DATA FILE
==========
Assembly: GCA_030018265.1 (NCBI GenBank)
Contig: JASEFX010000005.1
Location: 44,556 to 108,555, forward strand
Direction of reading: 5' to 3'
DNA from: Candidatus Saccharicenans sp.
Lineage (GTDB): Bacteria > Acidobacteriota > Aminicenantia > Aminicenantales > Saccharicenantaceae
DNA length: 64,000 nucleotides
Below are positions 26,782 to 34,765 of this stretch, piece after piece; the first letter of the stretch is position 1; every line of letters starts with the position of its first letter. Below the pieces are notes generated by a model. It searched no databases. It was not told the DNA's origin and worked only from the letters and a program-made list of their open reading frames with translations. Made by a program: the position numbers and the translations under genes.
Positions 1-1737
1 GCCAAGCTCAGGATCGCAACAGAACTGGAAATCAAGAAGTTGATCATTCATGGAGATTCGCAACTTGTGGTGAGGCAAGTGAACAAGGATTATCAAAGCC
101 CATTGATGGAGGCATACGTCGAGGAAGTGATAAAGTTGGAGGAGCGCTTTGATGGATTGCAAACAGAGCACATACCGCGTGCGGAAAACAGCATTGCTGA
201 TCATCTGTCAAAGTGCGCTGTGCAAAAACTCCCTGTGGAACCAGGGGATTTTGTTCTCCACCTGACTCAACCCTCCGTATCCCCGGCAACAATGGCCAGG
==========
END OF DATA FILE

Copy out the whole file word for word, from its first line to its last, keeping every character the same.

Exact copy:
Assembly: GCA_030018265.1 (NCBI GenBank)
Contig: JASEFX010000005.1
Location: 44,556 to 108,555, forward strand
Direction of reading: 5' to 3'
DNA from: Candidatus Saccharicenans sp.
Lineage (GTDB): Bacteria > Acidobacteriota > Aminicenantia > Aminicenantales > Saccharicenantaceae
DNA length: 64,000 nucleotides
Below are positions 26,782 to 34,765 of this stretch, piece after piece; the first letter of the stretch is position 1; every line of letters starts with the position of its first letter. Below the pieces are notes generated by a model. It searched no databases. It was not told the DNA's origin and worked only from the letters and a program-made list of their open reading frames with translations. Made by a program: the position numbers and the translations under genes.
Positions 1-1737
1 GCCAAGCTCAGGATCGCAACAGAACTGGAAATCAAGAAGTTGATCATTCATGGAGATTCGCAACTTGTGGTGAGGCAAGTGAACAAGGATTATCAAAGCC
101 CATTGATGGAGGCATACGTCGAGGAAGTGATAAAGTTGGAGGAGCGCTTTGATGGATTGCAAACAGAGCACATACCGCGTGCGGAAAACAGCATTGCTGA
201 TCATCTGTCAAAGTGCGCTGTGCAAAAACTCCCTGTGGAACCAGGGGATTTTGTTCTCCACCTGACTCAACCCTCCGTATCCCCGGCAACAATGGCCAGG